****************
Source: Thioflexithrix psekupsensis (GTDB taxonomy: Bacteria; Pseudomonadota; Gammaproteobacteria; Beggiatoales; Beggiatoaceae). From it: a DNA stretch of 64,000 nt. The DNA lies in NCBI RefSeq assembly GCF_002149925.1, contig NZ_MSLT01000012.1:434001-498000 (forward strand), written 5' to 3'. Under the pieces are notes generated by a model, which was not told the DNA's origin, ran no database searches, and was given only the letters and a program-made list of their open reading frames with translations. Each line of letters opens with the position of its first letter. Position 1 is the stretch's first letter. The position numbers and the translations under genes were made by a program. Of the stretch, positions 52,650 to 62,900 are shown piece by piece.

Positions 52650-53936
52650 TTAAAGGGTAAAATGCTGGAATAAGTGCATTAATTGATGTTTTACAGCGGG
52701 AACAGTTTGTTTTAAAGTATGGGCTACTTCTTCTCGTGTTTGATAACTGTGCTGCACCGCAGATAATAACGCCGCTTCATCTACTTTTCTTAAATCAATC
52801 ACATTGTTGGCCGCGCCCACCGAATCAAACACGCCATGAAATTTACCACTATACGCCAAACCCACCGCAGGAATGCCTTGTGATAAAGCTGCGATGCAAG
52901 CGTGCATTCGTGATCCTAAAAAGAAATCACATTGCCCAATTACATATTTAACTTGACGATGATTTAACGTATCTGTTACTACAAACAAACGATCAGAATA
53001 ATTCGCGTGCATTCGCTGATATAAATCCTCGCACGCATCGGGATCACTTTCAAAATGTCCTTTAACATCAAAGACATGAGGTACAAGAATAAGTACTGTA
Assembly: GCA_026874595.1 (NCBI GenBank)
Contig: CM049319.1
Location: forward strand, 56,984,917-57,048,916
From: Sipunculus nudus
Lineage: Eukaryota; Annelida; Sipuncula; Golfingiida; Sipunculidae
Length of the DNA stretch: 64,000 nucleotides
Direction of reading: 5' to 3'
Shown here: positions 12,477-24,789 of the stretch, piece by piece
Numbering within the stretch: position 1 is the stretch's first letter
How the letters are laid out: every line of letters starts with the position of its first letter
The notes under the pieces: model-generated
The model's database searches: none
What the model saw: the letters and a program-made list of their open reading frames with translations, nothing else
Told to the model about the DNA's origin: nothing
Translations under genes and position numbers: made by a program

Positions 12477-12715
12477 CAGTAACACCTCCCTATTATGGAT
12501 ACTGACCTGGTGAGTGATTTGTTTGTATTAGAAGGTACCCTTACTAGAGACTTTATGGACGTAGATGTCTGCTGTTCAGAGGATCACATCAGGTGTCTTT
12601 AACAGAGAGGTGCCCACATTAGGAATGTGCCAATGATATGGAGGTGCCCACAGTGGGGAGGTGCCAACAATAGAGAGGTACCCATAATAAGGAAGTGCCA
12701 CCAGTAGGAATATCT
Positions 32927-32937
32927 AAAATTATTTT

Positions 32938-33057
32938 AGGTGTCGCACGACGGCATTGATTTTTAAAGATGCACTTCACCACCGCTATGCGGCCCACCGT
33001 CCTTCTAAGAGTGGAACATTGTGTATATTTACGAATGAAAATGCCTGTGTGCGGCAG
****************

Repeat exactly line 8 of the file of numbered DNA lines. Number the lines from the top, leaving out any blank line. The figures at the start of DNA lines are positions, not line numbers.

Assembly: GCA_026874595.1 (NCBI GenBank)